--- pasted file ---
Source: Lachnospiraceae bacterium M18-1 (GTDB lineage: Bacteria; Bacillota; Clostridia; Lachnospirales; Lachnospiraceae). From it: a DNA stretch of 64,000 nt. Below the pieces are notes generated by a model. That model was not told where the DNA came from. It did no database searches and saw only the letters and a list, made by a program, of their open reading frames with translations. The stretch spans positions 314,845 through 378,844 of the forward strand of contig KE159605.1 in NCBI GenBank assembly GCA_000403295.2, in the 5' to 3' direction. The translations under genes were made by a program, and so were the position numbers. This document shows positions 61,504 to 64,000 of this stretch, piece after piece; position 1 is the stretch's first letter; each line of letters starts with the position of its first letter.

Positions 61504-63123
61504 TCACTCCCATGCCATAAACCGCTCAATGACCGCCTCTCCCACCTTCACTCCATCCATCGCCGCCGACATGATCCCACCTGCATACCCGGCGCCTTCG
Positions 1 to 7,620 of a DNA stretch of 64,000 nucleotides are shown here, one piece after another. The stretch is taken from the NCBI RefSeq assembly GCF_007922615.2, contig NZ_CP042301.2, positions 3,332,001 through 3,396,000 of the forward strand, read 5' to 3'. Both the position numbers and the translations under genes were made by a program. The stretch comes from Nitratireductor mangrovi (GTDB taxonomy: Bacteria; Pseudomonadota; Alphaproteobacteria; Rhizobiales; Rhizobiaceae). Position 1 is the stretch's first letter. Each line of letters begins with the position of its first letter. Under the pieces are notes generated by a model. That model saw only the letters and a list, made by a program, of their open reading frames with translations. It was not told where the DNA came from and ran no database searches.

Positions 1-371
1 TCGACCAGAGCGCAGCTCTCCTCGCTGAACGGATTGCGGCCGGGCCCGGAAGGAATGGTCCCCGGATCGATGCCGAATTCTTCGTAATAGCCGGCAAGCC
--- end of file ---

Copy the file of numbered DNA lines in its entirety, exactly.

Source: Lachnospiraceae bacterium M18-1 (GTDB lineage: Bacteria; Bacillota; Clostridia; Lachnospirales; Lachnospiraceae). From it: a DNA stretch of 64,000 nt. Below the pieces are notes generated by a model. That model was not told where the DNA came from. It did no database searches and saw only the letters and a list, made by a program, of their open reading frames with translations. The stretch spans positions 314,845 through 378,844 of the forward strand of contig KE159605.1 in NCBI GenBank assembly GCA_000403295.2, in the 5' to 3' direction. The translations under genes were made by a program, and so were the position numbers. This document shows positions 61,504 to 64,000 of this stretch, piece after piece; position 1 is the stretch's first letter; each line of letters starts with the position of its first letter.

Positions 61504-63123
61504 TCACTCCCATGCCATAAACCGCTCAATGACCGCCTCTCCCACCTTCACTCCATCCATCGCCGCCGACATGATCCCACCTGCATACCCGGCGCCTTCG
Positions 1 to 7,620 of a DNA stretch of 64,000 nucleotides are shown here, one piece after another. The stretch is taken from the NCBI RefSeq assembly GCF_007922615.2, contig NZ_CP042301.2, positions 3,332,001 through 3,396,000 of the forward strand, read 5' to 3'. Both the position numbers and the translations under genes were made by a program. The stretch comes from Nitratireductor mangrovi (GTDB taxonomy: Bacteria; Pseudomonadota; Alphaproteobacteria; Rhizobiales; Rhizobiaceae). Position 1 is the stretch's first letter. Each line of letters begins with the position of its first letter. Under the pieces are notes generated by a model. That model saw only the letters and a list, made by a program, of their open reading frames with translations. It was not told where the DNA came from and ran no database searches.

Positions 1-371
1 TCGACCAGAGCGCAGCTCTCCTCGCTGAACGGATTGCGGCCGGGCCCGGAAGGAATGGTCCCCGGATCGATGCCGAATTCTTCGTAATAGCCGGCAAGCC